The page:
Disruption of retinoblastoma protein expression in the intestinal epithelium impairs lipid absorption

Pamela M. Choi, Jun Guo, Christopher R. Erwin, Wambui S. Wandu, Jennifer A. Leinicke, Yan Xie, Nicholas O. Davidson, Brad W. Warner

Research output: Contribution to journalArticlepeer-review

8 Scopus citations


We previously demonstrated increased villus height following genetic deletion, or knockout, of retinoblastoma protein (Rb in the intestinal epithelium (Rb-IKO. Here we determined the functional consequences of augmented mucosal growth on intestinal fat absorption and following a 50% small bowel resection (SBR. Mice with constitutively disrupted Rb expression in the intestinal epithelium (Rb-IKO along with their floxed (wild-type, WT littermates were placed on a high-fat diet (HFD, 42% kcal fat for 54 wk. Mice were weighed weekly, and fat absorption, indirect calorimetry, and MRI body composition were measured. Rb-IKO mice were also subjected to a 50% SBR, followed by HFD feeding for 33 wk. In separate experiments, we examined intestinal fat absorption in mice with conditional (tamoxifen-inducible intestinal Rb (inducible Rb-IKO deletion. Microarray revealed that the transcriptional expression of lipid absorption/transport genes was significantly reduced in constitutive Rb-IKO mice. These mice demonstrated greater mucosal surface area yet manifested paradoxically impaired intestinal long-chain triglyceride absorption and decreased cholesterol absorption. Despite attenuated lipid absorption, there were no differences in metabolic rate, body composition, and weight gain in Rb-IKO and WT mice at baseline and following SBR. We also confirmed fat malabsorption in inducible Rb-IKO mice. We concluded that, despite an expanded mucosal surface area, Rb-IKO mice demonstrate impaired lipid absorption without compensatory alterations in energy homeostasis or body composition. These findings underscore the importance of delineating structural/functional relationships in the gut and suggest a previously unknown role for Rb in the regulation of intestinal lipid absorption.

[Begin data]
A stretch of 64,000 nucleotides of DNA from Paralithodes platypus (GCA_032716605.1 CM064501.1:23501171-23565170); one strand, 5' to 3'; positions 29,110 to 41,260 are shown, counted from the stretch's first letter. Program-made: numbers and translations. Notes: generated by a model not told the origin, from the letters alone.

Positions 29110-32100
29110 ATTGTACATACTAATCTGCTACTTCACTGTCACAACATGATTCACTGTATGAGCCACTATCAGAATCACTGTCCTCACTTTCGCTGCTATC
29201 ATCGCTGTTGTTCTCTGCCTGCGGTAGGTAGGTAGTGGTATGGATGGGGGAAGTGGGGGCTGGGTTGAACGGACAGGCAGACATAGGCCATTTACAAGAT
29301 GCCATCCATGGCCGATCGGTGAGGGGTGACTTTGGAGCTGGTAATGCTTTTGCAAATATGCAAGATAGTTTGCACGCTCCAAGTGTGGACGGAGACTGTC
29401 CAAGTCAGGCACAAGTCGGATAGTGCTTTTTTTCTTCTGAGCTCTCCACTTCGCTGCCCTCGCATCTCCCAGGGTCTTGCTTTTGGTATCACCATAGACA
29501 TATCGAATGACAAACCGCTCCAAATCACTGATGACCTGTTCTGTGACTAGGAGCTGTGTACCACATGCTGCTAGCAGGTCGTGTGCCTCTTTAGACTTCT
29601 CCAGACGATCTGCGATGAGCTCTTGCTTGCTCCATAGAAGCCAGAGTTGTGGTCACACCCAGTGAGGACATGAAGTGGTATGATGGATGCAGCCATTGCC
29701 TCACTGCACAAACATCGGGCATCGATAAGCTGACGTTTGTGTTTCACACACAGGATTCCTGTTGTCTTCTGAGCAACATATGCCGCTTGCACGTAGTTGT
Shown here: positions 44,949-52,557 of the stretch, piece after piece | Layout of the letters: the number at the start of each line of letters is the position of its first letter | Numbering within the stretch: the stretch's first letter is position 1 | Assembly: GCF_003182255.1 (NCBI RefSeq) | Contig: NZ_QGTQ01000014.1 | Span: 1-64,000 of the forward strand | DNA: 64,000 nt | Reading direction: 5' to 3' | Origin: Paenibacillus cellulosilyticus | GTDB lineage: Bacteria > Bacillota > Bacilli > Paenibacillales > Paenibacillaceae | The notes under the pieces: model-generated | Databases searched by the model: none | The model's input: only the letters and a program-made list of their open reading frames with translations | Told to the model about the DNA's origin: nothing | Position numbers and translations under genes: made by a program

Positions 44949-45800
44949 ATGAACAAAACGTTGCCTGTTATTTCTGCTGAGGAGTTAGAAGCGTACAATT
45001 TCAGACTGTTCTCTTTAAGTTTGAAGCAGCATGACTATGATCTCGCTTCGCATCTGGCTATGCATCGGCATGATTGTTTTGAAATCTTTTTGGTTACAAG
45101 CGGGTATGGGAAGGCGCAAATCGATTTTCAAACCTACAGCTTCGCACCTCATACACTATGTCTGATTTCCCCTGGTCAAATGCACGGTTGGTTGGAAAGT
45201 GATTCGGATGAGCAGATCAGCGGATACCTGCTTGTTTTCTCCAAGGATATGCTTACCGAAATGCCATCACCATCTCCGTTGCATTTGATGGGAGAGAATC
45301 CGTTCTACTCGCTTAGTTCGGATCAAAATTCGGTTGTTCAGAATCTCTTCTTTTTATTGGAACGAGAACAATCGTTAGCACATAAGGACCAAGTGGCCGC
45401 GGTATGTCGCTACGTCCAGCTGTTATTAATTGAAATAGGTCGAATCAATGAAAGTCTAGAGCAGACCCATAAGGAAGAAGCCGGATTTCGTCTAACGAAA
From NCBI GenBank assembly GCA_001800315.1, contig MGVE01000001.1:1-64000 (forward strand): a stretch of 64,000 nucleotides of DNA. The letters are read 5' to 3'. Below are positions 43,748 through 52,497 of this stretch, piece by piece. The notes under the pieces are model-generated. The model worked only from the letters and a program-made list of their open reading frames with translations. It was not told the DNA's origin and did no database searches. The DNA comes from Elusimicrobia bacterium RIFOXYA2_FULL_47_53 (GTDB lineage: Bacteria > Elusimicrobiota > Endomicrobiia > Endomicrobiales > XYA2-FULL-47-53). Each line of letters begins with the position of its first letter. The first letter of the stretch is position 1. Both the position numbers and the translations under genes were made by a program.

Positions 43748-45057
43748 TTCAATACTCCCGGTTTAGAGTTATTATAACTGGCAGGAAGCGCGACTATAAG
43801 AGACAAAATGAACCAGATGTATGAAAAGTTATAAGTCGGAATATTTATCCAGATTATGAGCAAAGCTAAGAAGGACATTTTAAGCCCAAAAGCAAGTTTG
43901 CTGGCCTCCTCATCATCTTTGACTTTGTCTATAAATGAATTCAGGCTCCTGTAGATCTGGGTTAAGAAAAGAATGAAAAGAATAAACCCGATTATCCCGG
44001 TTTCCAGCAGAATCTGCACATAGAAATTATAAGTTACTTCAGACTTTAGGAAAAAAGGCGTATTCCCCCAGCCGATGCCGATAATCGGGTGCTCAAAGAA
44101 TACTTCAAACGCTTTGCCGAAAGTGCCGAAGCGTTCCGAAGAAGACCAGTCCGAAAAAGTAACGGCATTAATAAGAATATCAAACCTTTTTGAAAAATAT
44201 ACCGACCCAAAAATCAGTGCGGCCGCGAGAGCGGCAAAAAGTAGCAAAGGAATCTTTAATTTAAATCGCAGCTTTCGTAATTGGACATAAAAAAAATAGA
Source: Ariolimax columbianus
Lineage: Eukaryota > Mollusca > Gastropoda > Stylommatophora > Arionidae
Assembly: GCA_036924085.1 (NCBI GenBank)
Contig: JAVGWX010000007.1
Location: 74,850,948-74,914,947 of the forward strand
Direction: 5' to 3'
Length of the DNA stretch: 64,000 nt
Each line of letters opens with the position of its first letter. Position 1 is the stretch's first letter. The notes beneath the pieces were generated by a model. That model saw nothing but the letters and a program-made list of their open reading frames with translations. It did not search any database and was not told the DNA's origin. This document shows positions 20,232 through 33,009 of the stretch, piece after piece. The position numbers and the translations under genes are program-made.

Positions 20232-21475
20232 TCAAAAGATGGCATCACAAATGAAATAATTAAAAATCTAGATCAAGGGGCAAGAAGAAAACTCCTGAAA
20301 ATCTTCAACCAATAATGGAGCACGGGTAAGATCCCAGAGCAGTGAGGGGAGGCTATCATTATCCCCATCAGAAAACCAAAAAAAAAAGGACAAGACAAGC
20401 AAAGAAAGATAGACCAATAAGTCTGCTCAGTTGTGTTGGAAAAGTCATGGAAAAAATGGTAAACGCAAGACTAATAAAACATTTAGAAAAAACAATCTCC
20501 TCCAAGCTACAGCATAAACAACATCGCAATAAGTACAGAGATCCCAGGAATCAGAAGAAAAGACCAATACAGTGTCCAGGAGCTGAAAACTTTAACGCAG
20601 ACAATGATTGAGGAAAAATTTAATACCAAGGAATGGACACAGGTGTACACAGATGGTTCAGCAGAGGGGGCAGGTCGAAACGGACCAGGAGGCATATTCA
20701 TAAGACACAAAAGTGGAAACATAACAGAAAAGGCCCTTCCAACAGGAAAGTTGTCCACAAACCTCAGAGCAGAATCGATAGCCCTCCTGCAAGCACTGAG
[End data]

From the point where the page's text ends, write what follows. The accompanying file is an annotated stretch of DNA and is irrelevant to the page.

Original languageEnglish (US)
Pages (from-to)G909-G915
JournalAmerican Journal of Physiology - Gastrointestinal and Liver Physiology
Issue number10
StatePublished - May 15 2014
Externally publishedYes


  • CD36
  • Fat metabolism
  • Retinoblastoma protein

ASJC Scopus subject areas

  • Physiology
  • Hepatology
  • Gastroenterology
  • Physiology (medical)


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